Teach for America does not place top flight teachers in challenging school districts. Teach for America places young, enthusiastic liberal arts graduates in teaching positions in challenging school districts.

Teachers major in education, serve various internships and take multiple professional courses in pedagogy (the art and science of education) taught by qualified educators during a four-year degree program. Then many go back to graduate school and get a master’s degree because they want to be the best at what they do or to specialize in the type of student or subject they love to teach. Some go on to get national certification, a rigorous program very different from college that teaches them to analyze their work and become even better. A few go further for an Ed.S or Ph.D.

Teach for America gives college graduates with high grade-point averages a five-week crash course in teaching, then the school system is expected to mentor them and make them into teachers while they struggle to teach the most challenging students in Louisiana to read, write and do math. After two years, when they are beginning to know what they are doing, they leave. Some remain in education, but I would challenge anyone to find the percentage that stay in the troubled schools that trained and nurtured them.

A million dollars donated to Teach for America by the Louisiana Board of Elementary and Secondary Education seems extravagant and wasteful in a state where the K-12 budget has been frozen for three years, teachers have been laid off and important programs destroyed.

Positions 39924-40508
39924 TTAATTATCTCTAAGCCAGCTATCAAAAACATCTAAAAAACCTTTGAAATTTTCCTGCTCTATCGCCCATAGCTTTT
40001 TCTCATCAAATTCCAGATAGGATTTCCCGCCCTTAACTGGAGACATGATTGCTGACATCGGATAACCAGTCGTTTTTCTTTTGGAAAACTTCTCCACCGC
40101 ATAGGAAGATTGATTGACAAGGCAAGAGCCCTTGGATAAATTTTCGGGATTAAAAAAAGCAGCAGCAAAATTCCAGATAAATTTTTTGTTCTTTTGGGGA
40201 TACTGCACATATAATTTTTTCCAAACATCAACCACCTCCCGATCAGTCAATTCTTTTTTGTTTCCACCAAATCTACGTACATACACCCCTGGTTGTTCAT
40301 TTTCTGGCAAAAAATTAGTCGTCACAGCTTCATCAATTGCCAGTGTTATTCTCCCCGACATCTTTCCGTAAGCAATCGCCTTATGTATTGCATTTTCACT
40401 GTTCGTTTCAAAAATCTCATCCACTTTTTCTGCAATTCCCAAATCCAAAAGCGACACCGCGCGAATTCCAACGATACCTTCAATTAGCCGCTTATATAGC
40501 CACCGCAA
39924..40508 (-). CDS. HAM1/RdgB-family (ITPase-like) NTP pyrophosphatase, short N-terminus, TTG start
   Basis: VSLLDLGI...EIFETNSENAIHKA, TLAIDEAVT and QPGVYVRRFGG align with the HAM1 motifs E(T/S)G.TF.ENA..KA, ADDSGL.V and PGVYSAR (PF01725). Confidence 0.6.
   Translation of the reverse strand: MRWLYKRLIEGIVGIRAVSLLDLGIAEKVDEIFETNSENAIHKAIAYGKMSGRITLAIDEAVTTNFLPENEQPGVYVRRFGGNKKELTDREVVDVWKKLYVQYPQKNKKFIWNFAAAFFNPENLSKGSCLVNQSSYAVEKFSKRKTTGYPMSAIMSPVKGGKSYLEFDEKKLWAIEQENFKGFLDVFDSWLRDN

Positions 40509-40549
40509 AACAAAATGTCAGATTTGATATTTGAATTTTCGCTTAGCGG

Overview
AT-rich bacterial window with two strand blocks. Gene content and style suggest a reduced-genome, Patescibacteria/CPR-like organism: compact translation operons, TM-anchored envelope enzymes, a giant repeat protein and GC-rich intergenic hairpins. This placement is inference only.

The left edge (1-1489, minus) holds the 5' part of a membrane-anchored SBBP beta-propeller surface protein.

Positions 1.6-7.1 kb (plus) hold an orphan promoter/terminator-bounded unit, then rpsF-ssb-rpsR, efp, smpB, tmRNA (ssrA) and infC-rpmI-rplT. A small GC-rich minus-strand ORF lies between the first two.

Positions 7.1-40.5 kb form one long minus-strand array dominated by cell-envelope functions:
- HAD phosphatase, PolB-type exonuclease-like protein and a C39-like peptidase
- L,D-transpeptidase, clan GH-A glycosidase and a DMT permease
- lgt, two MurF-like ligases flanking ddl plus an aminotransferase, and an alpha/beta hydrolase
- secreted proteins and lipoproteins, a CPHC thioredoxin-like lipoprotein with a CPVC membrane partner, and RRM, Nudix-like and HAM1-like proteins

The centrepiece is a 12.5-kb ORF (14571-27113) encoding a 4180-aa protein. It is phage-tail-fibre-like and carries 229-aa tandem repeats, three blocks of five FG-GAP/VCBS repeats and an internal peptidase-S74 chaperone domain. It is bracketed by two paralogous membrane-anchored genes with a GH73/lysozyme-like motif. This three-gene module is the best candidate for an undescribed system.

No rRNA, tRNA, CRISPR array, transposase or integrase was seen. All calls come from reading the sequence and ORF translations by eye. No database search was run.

Gov. Bobby Jindal says Louisiana needs to do more with less, but he seems to have as much money as he needs to do whatever he wants. And something he seems to want really badly is to eliminate professional, experienced, highly educated career teachers from Louisiana.

If Teach for America really wants to provide teachers, it needs to require a commitment of five years, not two, to the program. Since it takes three years to become a skilled teacher, that means the schools will get the benefits of a teacher who understands the basics by her third year and a quality teacher for the fourth and fifth. By then she also should be comfortable in her job and might decide to remain an educator in the public schools instead of chasing a career that pays more or offers prestige and respect. Maybe she discovers she has found her calling. The million dollars would be well spent if this happened, but not if TFA remains two years and gone. As is, the suddenly available $1 million would be better spent restoring slashed programs, helping truants find educational success or getting more little ones into pre-kindergarten.

Rhonda Browning

educator

Baton Rouge